adjective, sprawl·i·er, sprawl·i·est.

tending to sprawl; straggly: The colt's legs were long and sprawly.

Origin of sprawly

First recorded in 1790–1800; sprawl + -y1
Dictionary.com Unabridged Based on the Random House Unabridged Dictionary, © Random House, Inc. 2019

Examples from the Web for sprawly

Historical Examples of sprawly

  • The carpet was very ugly, large and sprawly in pattern, and so was the hearth-rug.

    The Carved Lions

    Mrs. Molesworth

  • Patty dashed through eight pages of sprawly penmanship, and as soon as she finished she read it all over again.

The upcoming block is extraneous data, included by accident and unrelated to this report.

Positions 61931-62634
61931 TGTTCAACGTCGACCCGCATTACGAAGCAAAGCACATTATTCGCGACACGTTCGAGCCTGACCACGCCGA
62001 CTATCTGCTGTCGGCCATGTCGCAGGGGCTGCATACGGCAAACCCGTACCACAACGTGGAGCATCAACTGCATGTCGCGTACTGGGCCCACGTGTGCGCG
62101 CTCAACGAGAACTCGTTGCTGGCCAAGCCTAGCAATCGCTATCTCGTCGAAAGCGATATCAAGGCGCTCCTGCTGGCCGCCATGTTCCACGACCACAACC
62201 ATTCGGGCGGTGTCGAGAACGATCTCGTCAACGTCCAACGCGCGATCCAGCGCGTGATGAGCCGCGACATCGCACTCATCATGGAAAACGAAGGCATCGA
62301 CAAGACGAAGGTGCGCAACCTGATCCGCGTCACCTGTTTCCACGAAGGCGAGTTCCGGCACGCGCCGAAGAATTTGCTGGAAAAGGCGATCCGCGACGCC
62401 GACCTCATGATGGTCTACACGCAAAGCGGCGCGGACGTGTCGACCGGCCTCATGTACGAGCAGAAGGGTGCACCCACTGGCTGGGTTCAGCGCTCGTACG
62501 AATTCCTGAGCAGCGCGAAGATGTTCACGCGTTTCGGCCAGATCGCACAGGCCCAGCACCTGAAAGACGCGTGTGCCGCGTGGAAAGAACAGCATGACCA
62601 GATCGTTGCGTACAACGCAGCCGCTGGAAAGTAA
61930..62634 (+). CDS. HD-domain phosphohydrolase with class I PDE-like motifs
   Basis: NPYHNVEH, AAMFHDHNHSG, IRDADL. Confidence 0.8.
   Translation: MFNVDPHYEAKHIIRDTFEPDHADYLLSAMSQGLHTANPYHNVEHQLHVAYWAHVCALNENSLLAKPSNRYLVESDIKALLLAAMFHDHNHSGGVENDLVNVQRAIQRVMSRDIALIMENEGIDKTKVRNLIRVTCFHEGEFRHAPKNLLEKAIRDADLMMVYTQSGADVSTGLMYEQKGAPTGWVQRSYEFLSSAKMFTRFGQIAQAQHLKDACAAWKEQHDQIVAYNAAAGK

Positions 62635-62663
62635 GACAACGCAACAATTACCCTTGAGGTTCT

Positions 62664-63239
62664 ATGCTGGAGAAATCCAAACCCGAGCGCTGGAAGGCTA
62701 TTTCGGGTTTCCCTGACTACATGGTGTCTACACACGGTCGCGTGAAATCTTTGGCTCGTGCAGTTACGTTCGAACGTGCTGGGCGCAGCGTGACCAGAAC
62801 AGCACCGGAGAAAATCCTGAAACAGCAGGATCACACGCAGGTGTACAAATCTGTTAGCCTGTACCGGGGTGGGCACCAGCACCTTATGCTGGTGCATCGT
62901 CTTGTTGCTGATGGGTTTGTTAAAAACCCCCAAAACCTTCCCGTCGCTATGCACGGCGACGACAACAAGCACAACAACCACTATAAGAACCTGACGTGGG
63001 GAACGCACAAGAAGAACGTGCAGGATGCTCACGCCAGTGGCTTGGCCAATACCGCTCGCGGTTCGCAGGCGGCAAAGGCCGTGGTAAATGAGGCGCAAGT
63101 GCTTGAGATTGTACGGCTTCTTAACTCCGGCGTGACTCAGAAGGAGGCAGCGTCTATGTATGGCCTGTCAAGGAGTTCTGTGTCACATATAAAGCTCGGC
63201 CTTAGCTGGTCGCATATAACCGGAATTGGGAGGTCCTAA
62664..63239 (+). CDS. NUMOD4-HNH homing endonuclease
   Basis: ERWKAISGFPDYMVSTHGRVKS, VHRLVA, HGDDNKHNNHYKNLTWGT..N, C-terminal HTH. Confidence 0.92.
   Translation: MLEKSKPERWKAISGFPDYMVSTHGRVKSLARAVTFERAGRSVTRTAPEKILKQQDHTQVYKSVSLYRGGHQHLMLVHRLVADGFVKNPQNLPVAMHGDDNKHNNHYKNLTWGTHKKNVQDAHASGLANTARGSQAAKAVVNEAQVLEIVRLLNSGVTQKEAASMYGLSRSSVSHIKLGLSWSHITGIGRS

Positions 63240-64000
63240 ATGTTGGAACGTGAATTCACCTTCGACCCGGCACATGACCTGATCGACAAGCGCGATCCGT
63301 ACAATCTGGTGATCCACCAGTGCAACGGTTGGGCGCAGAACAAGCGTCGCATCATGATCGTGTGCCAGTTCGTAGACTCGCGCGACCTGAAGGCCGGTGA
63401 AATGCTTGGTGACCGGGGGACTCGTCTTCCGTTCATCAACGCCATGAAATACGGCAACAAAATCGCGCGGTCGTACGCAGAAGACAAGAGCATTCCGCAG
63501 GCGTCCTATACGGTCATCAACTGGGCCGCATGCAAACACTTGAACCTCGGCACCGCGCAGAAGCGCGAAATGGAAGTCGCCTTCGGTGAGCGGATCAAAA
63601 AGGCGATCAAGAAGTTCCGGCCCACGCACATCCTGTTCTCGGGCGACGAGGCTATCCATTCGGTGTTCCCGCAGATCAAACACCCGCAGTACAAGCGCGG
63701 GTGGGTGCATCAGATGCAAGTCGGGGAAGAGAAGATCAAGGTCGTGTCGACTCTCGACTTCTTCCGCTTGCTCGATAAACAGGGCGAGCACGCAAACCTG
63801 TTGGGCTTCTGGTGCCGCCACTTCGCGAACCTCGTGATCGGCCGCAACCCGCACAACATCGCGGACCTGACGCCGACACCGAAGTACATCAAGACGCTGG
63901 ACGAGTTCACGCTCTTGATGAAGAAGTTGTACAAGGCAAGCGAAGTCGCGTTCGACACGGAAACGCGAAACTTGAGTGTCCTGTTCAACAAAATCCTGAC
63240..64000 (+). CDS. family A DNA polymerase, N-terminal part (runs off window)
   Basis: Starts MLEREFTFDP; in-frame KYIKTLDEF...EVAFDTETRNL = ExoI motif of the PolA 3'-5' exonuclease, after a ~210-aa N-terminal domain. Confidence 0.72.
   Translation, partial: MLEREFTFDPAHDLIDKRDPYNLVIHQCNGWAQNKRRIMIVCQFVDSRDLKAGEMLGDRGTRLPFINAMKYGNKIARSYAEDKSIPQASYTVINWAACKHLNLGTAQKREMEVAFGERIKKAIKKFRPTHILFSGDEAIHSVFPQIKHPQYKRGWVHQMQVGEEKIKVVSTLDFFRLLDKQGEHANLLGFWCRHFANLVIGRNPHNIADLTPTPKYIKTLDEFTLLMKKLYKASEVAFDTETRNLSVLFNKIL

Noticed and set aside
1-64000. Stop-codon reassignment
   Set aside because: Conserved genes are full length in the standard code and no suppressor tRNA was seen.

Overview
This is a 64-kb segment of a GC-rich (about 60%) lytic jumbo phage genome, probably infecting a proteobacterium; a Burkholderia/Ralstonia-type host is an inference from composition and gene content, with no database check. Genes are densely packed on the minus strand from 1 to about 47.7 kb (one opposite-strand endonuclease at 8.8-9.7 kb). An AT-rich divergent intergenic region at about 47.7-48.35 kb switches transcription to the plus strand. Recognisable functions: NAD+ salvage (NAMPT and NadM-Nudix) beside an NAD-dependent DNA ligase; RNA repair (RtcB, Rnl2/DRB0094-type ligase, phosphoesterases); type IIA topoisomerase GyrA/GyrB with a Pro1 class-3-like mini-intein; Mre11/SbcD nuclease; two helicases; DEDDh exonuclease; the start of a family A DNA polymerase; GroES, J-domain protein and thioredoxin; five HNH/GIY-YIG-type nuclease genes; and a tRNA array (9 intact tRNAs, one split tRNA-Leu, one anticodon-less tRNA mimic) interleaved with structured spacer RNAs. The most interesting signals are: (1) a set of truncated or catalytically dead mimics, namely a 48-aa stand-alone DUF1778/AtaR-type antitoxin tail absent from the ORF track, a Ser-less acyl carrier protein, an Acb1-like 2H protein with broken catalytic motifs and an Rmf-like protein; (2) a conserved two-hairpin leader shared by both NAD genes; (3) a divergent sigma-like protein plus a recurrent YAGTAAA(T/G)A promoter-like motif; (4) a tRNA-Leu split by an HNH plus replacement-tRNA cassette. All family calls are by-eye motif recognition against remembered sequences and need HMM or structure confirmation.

• He took it, looked at the handwriting, which was thick and sprawly and not familiar to him, and laid it beside his plate.

  • They are the sprawly kind that lie on their stomachs and kick their heels, and get under your feet and on your back.

    Mary Cary

    Kate Langley Bosher

  • The children searched the sky for some time, and Betty finally said, “Sort of a sprawly bunch of six or eight rather faint stars.”

    The Star People

    Gaylord Johnson